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The Pirates 2024 collapse is now official

If you thought the Pirates would get well going up against a lame-duck (and rather lame) A’s team in Oakland, California, this week, think again.

Pittsburgh was swept by the Athletics in a three-game series at the Oakland Coliseum.

The Buccos have now lost 16 of their last 21 games. Included in that stretch is a 13 of 16 free-fall where Pittsburgh’s batters have scored a grand total of 31 runs. In case you’re bad at math, that’s an average of 1.93 runs per game.

3, 1, 1, 1, 2, 1, 4, 2, 2, 5, 0, 4, 2, 1, 2, and 0.

Above is the breakdown of the Pirates’ runs for each game over the past 16, an offensive trend that began after they blew out the Phillies by a score of 9-2 on April 14.  Doesn’t Pittsburgh’s offense look even more pathetic in that context? I’m just surprised the Pirates haven’t been shut out more over the past two-plus weeks, but I guess scoring only one run five different times is a good enough indicator of how ridiculous this collapse has been. And make no mistake, this is a collapse. If you’re counting at home, it’s now the second-straight collapse after a hot start in April. The only difference this time is that Pittsburgh began its slide earlier than a season ago when a 20-8 start turned into a three-month tailspin where the team won a combined 27 games through July.

The next question is this: When will the slide stop? Can these young and mostly unproven Pirates turn the tide and right the ship (pun intended) before they find themselves hopelessly out of everything? The sweep by the A’s dropped Pittsburgh into last place in the National League Central Division with a 14-18 record. The good news is that the Buccos are only six games out of first and 2.5 behind in the wildcard race. The bad news is that it won’t matter if the bats don’t wake up.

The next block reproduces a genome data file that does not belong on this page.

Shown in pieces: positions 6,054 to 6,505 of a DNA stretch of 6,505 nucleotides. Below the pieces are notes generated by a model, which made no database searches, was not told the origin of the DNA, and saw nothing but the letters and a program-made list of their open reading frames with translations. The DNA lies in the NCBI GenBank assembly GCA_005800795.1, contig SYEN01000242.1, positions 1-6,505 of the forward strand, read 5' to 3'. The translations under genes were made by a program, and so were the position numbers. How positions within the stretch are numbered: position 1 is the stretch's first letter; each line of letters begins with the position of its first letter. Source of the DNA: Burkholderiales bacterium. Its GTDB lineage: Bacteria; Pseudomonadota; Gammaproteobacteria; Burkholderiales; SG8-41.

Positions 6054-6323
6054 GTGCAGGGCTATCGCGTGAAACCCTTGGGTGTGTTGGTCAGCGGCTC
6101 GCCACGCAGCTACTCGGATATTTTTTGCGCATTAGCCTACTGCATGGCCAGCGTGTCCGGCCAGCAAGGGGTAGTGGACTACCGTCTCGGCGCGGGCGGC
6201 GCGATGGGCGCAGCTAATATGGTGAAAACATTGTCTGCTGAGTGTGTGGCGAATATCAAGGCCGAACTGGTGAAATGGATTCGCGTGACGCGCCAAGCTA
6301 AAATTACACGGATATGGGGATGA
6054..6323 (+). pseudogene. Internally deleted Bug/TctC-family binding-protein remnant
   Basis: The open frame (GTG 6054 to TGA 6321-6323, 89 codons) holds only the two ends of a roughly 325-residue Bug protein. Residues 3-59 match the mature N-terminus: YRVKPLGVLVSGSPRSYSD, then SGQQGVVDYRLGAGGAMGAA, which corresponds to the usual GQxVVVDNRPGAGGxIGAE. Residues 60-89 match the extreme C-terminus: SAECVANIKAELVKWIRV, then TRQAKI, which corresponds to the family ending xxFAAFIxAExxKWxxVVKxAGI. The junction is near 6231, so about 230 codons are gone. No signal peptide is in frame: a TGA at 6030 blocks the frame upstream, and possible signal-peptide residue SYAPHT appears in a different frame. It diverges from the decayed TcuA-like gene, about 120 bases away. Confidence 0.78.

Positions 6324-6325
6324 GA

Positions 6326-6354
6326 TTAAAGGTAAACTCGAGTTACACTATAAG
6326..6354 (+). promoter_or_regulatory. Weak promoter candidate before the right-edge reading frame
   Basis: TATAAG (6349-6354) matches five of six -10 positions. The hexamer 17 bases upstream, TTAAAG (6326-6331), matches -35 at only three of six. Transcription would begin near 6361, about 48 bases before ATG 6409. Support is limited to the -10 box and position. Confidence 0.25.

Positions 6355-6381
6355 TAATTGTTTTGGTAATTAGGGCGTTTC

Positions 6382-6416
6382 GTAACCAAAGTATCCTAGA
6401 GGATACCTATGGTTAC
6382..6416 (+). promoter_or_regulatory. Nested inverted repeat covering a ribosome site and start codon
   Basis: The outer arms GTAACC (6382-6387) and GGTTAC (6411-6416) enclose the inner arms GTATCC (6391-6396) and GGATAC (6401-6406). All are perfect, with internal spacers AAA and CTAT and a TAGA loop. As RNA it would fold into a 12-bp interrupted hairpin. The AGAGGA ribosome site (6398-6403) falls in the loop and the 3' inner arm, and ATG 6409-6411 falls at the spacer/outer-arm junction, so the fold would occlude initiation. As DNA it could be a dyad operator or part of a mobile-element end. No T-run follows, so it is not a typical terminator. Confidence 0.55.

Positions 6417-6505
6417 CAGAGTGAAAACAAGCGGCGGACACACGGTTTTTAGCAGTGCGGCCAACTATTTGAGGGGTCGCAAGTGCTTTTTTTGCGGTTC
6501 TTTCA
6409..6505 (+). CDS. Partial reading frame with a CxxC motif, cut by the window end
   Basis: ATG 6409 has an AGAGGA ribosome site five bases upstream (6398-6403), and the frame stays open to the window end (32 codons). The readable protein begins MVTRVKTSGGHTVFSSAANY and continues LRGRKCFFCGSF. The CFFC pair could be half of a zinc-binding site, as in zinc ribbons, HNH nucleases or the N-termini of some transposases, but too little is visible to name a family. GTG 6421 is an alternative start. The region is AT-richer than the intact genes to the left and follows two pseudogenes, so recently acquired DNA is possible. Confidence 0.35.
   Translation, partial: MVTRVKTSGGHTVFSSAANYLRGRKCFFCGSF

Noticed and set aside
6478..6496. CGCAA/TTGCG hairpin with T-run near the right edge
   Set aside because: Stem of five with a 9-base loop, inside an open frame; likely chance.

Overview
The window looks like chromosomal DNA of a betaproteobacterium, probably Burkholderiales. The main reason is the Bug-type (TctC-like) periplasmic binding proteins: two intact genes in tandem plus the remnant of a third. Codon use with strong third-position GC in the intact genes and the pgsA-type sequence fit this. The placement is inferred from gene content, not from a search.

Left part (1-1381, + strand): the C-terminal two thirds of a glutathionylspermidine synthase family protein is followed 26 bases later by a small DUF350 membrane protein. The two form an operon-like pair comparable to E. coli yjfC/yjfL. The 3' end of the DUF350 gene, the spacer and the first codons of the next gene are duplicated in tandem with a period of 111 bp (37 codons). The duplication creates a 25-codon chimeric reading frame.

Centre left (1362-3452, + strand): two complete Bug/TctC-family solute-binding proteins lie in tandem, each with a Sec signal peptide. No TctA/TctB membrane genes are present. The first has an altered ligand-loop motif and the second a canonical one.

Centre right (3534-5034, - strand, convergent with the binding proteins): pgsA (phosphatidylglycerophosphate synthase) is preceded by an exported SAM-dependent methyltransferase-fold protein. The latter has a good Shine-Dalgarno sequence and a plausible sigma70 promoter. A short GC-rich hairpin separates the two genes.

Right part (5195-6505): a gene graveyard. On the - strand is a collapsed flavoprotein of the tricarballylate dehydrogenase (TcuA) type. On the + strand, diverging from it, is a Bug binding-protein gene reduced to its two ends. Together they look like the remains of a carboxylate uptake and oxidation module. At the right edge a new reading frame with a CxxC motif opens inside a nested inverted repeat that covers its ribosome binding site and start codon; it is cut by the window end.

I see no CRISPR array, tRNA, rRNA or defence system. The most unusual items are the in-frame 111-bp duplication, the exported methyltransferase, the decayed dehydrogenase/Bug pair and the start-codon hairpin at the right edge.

Everyone is counting down the days until pitcher Paul Skenes makes his Major League debut. The only problem with that is he’s a pitcher and not a slugger.

Starting pitching hasn’t really been the Pirates’ issue over the past 21 games. The bats have been the issue. The hitting is some of the worst anyone has seen around here in years, and that is saying something. Pittsburgh is hitting .227 as a team, good enough for 23rd place. The Pirates are 26th in home runs with 24. Pittsburgh is 21st in RBI with 111. The Bucco batters have struck out 300 times, which is the fifth-highest total out of all Major League teams.

As for the pitching, the Pirates team ERA is 3.80. Pittsburgh’s pitchers are 10th in Major League Baseball with 275 strikeouts. Their WHIP (walks and hits per innings pitched) is a respectable 1.23. Hitters are batting a combined .228 against Bucco pitching.

The bullpen may be a little suspect–both Aroldis Chapman and David Bednar have struggled at the backend of it–but the pitching has been fine, collectively.

Again, the problem is the hitting, and guess what? There isn’t a Paul Skenes-like savior waiting in the minor leagues to make his professional debut. Save for Nick Gonzales and Ji Hwan Bae, the young batters who are expected to lead the Buccos into their next Buctober phase are already on the Major League roster.

The results, up to this point, are way less than promising.

Someone like Bryan Reynolds should be carrying the Pirates, and he is. The only problem is, he leads the team in home runs with four and RBI with 17. Connor Joe is a nice veteran ballplayer, but he shouldn’t be tied for second on the team in home runs with three. He shouldn’t be second in RBI with 14. How about Oneil Cruz? For all the tools and hype, he currently looks like Gregory Polanco, but without his stats.

I can go on and on, naming hitters, but it would be redundant.

The Pirates batters look hopeless and pathetic.

Does any Pirates hitter have a bucket big enough to bail the team out and right the ship before it sinks into the abyss of another lost baseball season in Pittsburgh?


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